Appellate Division Finds Municipality NEVER Liable for Conduct of 9-1-1 Operators

New Jersey lawyerThe New Jersey Appellate Division recently ruled that public entities enjoy broad immunity for the conduct of their 9-1-1 Operators, regardless of culpability. Robert E. Levy Esq., of Scarinci Hollenbeck, argued the winning side of the case for the Township of Irvington in the case, Turner v. Township of Irvington, A-5478-11T2.

The Facts of the Case

Erica Saunders and several of her family members repeatedly placed calls to 9–1–1 while Al Mutah Q. Saunders, Erica’s former boyfriend and father of her five-month old daughter, was attempting to forcefully enter her residence after being served with a domestic violence final restraining order. Erica’s mother placed the first call at 6:30 p.m., reporting that Saunders was outside the door in violation of an outstanding FRO and had kidnapped her granddaughter.

Subsequent calls within the next twenty minutes grew increasingly more desperate as Saunders’ conduct escalated. The dispatchers on duty, James Flagler and Anjeanette Monroig, responded that they would send officers to the scene as soon as they became available. When officers were finally called to the scene at 8:27 p.m., they were not told that a gun was involved or that the suspect was in violation of an FRO. By the time they arrived, Saunders had also already left the area.

In a separate incident one week later, Saunders climbed into Erica’s apartment with a gun and forced her to leave the home with their child. When he encountered Erica’s father in the driveway, Saunders shot him. Saunders then forced Erica to leave the scene with him. Saunders was eventually arrested after a four-hour standoff.

Erica and her father subsequently sued the Township of Irvington, the emergency dispatchers, and Saunders. The allegations against the Township were premised on both vicarious and direct liability, namely that the Township was liable for the conduct of its 9–1–1 operators who acted unreasonably and with gross negligence in carrying out ministerial duties.

The Court’s Decision

The Court concluded N.J.S.A. 52:17C–10(d), which immunizes 9–1–1 operators for conduct that is not wanton and willful, and N.J.S.A. 59:2–10, a general Tort Claims Act provision which immunizes public entities for the wanton and willful conduct of their employees, together prevent the Township from being held liable for its operators’ conduct regardless of their level of culpability.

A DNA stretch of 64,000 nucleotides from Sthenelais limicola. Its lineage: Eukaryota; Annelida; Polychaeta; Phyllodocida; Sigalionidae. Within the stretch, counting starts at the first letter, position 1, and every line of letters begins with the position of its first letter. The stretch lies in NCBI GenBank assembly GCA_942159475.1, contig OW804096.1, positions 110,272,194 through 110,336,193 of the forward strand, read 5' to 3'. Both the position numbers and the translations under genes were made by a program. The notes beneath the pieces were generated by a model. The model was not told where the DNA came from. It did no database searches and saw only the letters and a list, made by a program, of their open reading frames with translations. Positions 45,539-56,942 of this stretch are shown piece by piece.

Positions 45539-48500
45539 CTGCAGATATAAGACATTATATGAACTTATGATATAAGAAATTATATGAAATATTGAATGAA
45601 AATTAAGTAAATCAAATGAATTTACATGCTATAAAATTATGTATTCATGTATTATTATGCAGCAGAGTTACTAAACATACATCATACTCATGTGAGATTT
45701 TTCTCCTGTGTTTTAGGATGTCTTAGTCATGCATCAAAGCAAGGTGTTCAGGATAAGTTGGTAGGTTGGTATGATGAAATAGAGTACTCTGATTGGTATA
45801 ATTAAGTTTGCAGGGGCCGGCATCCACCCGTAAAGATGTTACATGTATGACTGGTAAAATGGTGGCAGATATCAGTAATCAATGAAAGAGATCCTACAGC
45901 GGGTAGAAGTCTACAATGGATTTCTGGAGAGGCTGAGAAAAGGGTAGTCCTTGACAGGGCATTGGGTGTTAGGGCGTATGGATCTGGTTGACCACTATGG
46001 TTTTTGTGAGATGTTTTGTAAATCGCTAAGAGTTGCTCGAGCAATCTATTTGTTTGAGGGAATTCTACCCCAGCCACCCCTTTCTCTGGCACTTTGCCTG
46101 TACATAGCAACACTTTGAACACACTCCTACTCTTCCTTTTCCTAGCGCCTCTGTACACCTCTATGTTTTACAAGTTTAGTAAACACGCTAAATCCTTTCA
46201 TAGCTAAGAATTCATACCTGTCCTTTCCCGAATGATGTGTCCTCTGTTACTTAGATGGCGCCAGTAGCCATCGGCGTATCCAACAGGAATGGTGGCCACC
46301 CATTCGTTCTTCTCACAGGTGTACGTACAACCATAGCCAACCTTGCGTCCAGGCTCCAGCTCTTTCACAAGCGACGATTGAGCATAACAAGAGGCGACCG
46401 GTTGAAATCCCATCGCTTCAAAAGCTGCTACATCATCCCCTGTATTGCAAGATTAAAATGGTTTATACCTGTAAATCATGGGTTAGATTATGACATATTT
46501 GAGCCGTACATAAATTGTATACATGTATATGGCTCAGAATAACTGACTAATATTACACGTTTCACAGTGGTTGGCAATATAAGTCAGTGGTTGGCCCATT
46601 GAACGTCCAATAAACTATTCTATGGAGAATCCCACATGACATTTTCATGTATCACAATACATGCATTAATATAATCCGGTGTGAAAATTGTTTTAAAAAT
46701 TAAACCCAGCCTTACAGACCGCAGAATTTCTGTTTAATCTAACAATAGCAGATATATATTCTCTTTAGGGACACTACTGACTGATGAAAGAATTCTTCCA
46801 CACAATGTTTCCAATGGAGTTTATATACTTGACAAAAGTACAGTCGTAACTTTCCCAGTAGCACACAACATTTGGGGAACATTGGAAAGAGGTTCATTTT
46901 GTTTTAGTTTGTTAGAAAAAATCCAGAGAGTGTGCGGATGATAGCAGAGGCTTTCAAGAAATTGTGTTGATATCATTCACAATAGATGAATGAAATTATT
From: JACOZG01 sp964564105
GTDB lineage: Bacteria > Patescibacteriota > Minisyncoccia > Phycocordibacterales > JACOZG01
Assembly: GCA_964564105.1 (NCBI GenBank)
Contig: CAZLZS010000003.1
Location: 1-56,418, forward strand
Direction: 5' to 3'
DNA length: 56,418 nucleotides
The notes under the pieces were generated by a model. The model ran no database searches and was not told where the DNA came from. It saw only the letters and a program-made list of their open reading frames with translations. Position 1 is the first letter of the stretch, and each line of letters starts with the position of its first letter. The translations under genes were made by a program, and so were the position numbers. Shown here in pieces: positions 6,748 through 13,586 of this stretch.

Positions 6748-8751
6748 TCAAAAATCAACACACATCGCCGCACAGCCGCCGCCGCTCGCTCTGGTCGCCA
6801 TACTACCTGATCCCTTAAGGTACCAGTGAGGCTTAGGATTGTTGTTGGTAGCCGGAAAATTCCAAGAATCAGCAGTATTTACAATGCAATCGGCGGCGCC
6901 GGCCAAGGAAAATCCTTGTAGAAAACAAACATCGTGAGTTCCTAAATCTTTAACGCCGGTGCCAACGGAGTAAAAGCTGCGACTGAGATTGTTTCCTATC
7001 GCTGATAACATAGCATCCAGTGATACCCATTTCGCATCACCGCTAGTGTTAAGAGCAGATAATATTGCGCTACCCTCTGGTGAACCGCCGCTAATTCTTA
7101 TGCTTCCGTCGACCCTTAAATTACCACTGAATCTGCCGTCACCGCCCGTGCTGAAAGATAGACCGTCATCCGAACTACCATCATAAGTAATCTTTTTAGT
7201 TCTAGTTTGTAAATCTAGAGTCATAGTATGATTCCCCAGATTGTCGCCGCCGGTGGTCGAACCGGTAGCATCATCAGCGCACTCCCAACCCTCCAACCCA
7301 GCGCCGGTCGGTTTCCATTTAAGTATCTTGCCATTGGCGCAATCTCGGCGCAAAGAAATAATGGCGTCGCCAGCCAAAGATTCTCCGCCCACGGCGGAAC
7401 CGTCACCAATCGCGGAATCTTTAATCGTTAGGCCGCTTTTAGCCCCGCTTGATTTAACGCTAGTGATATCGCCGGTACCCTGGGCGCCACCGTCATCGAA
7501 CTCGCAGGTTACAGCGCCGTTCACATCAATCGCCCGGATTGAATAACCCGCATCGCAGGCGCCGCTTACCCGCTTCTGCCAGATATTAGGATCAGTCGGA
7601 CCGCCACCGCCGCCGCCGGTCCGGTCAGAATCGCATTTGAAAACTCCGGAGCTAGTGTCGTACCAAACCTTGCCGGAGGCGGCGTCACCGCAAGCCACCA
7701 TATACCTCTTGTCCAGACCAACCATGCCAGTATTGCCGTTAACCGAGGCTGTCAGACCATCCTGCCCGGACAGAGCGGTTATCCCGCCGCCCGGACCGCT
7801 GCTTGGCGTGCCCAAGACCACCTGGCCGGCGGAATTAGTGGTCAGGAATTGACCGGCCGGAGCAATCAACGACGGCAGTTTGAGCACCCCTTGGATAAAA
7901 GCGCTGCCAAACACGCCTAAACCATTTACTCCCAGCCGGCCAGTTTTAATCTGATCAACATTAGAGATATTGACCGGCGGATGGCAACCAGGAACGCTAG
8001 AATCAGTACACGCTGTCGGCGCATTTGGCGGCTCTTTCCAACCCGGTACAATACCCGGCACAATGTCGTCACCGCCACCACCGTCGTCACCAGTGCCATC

As explained by the court, the New Jersey 9–1–1 immunity statute shields public entity employers and their operators from civil liability for the negligent mishandling of emergency calls. However, in Wilson ex rel. Manzano v. City of Jersey City, 209 N.J. 558, 588 (2012), the Supreme Court of New Jersey held that the statute is inapplicable if a 9–1–1 operator acts in “wanton and willful disregard for the safety of persons or property.” In this case, the court concluded that the record contained evidence from which a jury could reasonably find the 9–1–1 operators’ acts and omissions constituted a wanton and willful disregard for the safety of persons, so as to defeat the immunity afforded to the Township.

However, the court further held that the municipality was nevertheless insulated from liability under the Tort Claims Act’s limitation on public entity liability contained in N.J.S.A. 59:2-10. The applicable provision states: “A public entity is not liable for the acts or omissions of a public employee constituting a crime, actual fraud, actual malice, or willful misconduct.”

In reaching its decision, the court noted that the Wilson decision did not squarely address public entity’s immunity from respondeat superior liability under the TCA, or the TCA’s interplay with the 9–1–1 immunity statute. Moreover, the court highlighted that the there is nothing in the legislative history of the 9–1–1 immunity statute that indicates an intent to displace the immunity provisions of the TCA.

There are hundreds of recognized emergency call centers in New Jersey. The court’s decision surely will impact each of them. For more information about this case or the legal issues involved, we encourage you to contact a member of Scarinci Hollenbeck’s Public Law Group.

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